Although he would continue making films off and on for the next couple of decades, they would never quite hit the heights of his earlier works: There was a performance film of “Don Carlo” (1992) starring Luciano Pavarotti; “Sparrow” (1993) was a romantic melodrama about a 16-year-old novice (Angela Bettis) who returns home from her convent to avoid a cholera epidemic and falls in love with a neighbor boy (Jonathan Schaech); “Jane Eyre” (1996) was a take on the Charlotte Bronte chestnut featuring Charlotte Gainsbourg as Jane and William Hurt as Rochester; “Tea with Mussolini” (1999) was a semi-autobiographical story of a young Italian orphan boy who is looked after by a group of British and American women (including Judi Dench, Maggie Smith, Joan Plowright, Lily Tomlin and, perhaps inevitably, Cher).
His final feature, “Callas Forever” (2002) was a partially fictionalized recounting of the final day of the life of Maria Callas (played by Fanny Ardant), as she struggles to star in a movie version of the opera “Carmen.” Though none of these films would prove to be as big as his first movies, the best of them—including “Jane Eyre” and “Tea with Mussolini” (which was inspired in part by the teacher who taught him Shakespeare as a chid)—demonstrated a flair for cinematic storytelling that did not require visual or emotional pyrotechnics to get his point across. Around this time, he was also awarded an honorary knighthood from the United Kingdom.
If Zeffirelli had at last shown some degree of restraint behind the camera, he could still generate lots of publicity, not all of it good, away from a movie set. On stage, some of his later operas were increasingly criticized for their gaudy excess with a 1998 version of "La Traviata" in particular receiving a great deal of scorn. In 1988, the maker of “Jesus of Nazareth” was one of those protesting the release of Martin Scorsese’s “The Last Temptation of Christ,” calling it the result of “that Jewish cultural scum of Los Angeles which is always spoiling for a chance to attack the Christian world.” Along those lines, the deeply conservative Roman Catholic Zeffirelli, who would also serve in Parliament as a member of a right-wing party, would speak out against abortion and gay rights and claimed in a 2006 interview that even though he had been molested by a priest, he didn’t think that he suffered any harm as a result.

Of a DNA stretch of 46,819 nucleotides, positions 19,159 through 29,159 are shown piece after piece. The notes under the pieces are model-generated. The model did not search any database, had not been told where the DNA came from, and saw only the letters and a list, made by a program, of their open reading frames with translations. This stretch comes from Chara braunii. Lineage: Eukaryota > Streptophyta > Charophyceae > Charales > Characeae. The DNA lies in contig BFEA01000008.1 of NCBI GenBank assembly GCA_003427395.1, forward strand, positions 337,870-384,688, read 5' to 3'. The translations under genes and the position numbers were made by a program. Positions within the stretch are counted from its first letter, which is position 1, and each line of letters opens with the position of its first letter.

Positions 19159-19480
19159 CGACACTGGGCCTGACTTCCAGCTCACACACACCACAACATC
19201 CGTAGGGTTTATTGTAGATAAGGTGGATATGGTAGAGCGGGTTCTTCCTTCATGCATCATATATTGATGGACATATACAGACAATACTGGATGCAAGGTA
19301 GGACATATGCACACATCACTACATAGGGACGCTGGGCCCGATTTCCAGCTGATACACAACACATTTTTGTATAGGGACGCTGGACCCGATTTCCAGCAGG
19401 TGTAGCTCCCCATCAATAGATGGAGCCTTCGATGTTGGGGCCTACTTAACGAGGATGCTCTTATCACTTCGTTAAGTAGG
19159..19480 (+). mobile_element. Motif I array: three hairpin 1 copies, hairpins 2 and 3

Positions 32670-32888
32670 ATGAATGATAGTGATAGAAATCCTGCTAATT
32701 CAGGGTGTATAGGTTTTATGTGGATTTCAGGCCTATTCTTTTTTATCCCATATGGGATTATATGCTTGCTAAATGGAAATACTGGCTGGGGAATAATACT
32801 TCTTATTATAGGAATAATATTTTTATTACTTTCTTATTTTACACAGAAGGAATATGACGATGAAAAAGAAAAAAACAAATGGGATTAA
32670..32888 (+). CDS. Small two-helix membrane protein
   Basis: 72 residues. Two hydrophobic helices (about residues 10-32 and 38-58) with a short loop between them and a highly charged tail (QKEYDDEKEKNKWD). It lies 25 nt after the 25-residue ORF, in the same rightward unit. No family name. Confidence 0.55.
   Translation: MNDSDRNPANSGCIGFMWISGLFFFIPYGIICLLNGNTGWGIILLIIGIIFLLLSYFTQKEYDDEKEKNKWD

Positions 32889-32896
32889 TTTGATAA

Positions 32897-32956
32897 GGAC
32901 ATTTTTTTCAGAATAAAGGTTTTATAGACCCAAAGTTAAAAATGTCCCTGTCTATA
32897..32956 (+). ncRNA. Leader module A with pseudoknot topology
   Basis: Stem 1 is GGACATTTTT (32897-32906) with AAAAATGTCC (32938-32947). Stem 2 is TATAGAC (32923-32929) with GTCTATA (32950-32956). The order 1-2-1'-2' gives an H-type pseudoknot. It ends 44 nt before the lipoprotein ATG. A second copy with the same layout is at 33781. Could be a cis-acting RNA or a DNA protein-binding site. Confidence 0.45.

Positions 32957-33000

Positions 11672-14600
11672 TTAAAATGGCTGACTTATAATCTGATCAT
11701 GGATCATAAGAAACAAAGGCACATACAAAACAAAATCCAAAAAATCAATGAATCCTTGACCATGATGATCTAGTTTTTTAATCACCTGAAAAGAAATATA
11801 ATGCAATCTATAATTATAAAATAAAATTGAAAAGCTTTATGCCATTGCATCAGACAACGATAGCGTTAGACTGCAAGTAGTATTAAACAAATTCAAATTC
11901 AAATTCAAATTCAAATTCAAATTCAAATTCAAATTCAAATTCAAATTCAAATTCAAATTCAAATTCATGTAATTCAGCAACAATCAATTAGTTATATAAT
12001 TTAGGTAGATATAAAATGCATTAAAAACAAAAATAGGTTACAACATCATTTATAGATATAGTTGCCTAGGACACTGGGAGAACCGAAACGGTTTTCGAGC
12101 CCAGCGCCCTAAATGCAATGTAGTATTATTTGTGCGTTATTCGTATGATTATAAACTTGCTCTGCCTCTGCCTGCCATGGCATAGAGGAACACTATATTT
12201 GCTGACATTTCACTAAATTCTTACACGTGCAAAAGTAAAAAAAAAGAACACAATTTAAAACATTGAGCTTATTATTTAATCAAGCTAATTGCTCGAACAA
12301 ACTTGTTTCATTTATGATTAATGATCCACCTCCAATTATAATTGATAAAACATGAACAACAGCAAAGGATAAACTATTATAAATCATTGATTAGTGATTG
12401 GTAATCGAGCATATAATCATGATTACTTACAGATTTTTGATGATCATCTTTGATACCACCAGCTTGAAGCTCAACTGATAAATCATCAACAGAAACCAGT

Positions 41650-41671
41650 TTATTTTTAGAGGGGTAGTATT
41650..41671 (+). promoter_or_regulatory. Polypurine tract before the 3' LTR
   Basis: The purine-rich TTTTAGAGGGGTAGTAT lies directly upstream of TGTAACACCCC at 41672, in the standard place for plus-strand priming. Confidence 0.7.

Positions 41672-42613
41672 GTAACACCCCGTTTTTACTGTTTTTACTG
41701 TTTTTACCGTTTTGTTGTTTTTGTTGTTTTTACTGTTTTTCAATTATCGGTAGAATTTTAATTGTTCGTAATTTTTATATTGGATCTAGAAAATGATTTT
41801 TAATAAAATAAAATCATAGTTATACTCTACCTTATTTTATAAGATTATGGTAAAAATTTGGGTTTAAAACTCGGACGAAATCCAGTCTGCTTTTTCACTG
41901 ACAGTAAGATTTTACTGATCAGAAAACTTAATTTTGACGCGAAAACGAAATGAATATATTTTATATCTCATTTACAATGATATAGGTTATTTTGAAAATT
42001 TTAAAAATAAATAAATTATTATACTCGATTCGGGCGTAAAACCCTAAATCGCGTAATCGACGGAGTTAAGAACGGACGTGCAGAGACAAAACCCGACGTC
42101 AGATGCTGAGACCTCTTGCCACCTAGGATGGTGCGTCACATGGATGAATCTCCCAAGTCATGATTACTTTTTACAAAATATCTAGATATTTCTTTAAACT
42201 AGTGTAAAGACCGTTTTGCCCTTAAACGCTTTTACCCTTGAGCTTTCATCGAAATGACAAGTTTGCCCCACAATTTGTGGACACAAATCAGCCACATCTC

Most troubling of all, two of the young actors that he worked with over the years, Bruce Robinson (who played Benvolio in “Romeo and Juliet”) and Jonathan Schaech (who appeared in “Sparrow”), would make accusations of unwanted sexual advances and sexual assault against him. (Years later, Robinson would reportedly use Zeffirelli as the inspiration for the character of the lecherous Uncle Monty for his 1987 cult classic “Withnail & I.”)
These actions and accusations are all deeply troubling, of course, and any attempt to fully grapple with the man and his legacy has to take some of them into account. However, if it is possible to completely separate the personal and the professional, and regard Zeffirelli solely on his artistic output, one finds the kind of artist that one rarely encounters these days—the kind who, at his best, was cheerfully willing to swing for the fences with material (that would have given most filmmakers pause) and did so in an undeniably unique fashion. His work may have fallen out of fashion in later years, but for his ability to make grand opera and the works of the Bard accessible to audiences that might have otherwise shunned them, he will always and justifiably be remembered.